In his commentary to Article 13 of the Statute, Dugard notes that the resignation of Judge Owada in 2018 sparked a discussion as to whether ‘an expectation existed’ that the seat be filled by a judge of the same nationality. In his commentary to Article 14, he further noted that ‘in practice, it is not uncommon for an occasional vacancy to be filled by a person of the same nationality as the previous incumbent, particularly where the vacancy arises from the death or resignation of a judge’ from a P5 state. He continues, however, to stress that ‘there is no rule that this should happen, and there have been many instances in which a judge of a different nationality from that of her predecessor has been elected.’

Dugard does not offer any authority for these statements in the Commentary, but what he writes is actually borne out by the relevant data. Perhaps it would be easier to review the practice by nuancing it according to the following distinctions: the first is the distinction between P5 and non-P5: in the case of an occasional vacancy created by the death or resignation of a judge from a P5 state, it is true that the election is (or has been so far) mostly uncontested, and that the person eventually elected had the same nationality as the judge who passed away or resigned.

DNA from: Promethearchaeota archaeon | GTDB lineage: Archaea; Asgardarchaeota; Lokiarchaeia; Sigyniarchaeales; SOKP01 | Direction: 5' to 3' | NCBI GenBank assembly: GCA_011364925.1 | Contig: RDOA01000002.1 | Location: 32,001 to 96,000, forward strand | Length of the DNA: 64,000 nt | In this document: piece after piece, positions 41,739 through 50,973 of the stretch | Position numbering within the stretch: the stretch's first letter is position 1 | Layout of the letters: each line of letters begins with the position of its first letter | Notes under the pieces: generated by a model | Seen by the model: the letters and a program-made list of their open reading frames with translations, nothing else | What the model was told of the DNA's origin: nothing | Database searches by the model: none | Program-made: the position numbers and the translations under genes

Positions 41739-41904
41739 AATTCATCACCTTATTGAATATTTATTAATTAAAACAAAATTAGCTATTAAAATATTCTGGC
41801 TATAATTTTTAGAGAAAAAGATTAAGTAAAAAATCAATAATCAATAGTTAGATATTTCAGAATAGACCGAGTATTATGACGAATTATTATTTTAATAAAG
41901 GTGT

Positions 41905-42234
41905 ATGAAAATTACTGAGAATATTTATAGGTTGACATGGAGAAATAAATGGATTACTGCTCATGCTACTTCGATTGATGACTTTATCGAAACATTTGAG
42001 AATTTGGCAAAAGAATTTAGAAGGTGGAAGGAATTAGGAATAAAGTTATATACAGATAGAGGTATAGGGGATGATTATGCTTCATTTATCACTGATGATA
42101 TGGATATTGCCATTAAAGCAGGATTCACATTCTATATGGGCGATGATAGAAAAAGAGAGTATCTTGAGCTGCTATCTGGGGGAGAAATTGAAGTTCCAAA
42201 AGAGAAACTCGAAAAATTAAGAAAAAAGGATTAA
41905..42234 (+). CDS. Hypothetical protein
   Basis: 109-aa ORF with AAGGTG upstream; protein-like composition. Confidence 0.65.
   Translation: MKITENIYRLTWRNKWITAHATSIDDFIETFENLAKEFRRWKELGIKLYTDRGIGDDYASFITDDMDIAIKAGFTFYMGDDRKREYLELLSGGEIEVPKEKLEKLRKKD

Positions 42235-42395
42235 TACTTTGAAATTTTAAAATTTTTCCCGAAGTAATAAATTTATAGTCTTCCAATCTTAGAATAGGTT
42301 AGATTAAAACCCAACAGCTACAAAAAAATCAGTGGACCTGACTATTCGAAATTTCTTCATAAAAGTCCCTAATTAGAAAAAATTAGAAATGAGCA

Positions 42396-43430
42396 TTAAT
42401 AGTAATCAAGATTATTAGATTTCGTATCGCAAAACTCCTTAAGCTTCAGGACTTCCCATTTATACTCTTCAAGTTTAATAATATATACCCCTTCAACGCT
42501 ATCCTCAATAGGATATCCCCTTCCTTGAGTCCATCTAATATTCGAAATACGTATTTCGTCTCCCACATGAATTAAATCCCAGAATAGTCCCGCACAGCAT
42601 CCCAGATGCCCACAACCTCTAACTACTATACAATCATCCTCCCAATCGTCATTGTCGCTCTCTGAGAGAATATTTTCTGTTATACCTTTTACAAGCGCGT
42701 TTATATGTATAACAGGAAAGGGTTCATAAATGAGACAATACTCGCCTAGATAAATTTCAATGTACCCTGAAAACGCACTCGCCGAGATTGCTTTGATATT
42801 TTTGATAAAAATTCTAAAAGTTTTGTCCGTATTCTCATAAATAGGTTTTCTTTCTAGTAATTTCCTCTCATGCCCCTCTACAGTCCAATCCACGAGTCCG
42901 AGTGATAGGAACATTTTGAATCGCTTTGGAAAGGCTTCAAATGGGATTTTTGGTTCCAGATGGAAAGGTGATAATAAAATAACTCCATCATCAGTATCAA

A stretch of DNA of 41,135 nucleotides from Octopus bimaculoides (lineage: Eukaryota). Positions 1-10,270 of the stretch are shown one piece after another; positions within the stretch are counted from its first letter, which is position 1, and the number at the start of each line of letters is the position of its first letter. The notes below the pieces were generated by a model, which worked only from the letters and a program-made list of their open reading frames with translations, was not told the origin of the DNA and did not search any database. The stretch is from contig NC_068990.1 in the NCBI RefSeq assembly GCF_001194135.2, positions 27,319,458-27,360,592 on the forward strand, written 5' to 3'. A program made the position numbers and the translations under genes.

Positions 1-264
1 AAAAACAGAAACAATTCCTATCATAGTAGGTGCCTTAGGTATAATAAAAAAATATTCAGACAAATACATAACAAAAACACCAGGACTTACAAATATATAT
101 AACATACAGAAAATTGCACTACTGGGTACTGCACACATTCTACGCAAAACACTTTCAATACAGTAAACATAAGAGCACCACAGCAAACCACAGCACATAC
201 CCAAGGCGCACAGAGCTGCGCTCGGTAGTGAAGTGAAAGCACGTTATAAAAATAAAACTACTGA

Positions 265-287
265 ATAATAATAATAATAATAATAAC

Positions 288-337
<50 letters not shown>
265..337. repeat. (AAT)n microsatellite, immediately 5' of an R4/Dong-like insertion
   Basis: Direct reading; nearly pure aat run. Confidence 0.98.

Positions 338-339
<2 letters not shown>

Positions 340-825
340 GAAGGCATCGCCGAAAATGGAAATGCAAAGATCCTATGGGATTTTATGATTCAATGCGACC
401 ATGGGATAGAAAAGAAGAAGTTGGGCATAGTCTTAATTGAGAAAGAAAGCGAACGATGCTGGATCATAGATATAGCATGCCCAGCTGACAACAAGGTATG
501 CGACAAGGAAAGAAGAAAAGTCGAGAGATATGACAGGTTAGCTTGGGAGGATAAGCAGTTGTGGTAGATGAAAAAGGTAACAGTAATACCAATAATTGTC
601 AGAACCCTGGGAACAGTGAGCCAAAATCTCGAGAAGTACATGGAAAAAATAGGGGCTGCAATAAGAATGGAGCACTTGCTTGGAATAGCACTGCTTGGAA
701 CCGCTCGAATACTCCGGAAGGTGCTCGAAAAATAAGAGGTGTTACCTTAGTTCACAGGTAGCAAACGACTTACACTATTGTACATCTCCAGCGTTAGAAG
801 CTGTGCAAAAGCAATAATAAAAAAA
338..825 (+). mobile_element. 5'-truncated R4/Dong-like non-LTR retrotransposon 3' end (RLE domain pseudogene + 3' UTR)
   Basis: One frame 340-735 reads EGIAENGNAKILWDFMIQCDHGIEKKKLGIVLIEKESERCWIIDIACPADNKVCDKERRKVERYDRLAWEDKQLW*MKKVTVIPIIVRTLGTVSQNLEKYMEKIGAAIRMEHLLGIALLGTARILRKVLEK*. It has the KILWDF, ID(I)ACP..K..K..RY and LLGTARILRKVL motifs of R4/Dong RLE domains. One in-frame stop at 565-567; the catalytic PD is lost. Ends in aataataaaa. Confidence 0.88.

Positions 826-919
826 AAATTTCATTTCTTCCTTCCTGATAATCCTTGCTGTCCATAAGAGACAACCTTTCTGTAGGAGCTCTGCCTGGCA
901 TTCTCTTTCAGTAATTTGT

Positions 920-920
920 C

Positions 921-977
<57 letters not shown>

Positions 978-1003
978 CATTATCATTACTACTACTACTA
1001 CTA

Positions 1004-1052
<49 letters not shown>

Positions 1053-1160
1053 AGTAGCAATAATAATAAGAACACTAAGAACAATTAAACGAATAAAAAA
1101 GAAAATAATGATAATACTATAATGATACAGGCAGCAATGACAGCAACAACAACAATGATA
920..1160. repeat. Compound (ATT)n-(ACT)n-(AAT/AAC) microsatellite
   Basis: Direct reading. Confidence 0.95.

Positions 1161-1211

By contrast, with just one exception, all other occasional vacancies triggered by death or resignation of judges of non-P5 nationalities have actually been contested, and indeed contested by a significant number of nominees, nominated by a large number of national groups (whether PCA or ad hoc), representing all regions of the world and including P5 members. The exception is the last casual vacancy on the Court, occasioned by the resignation, in 2018, of Judge Owada.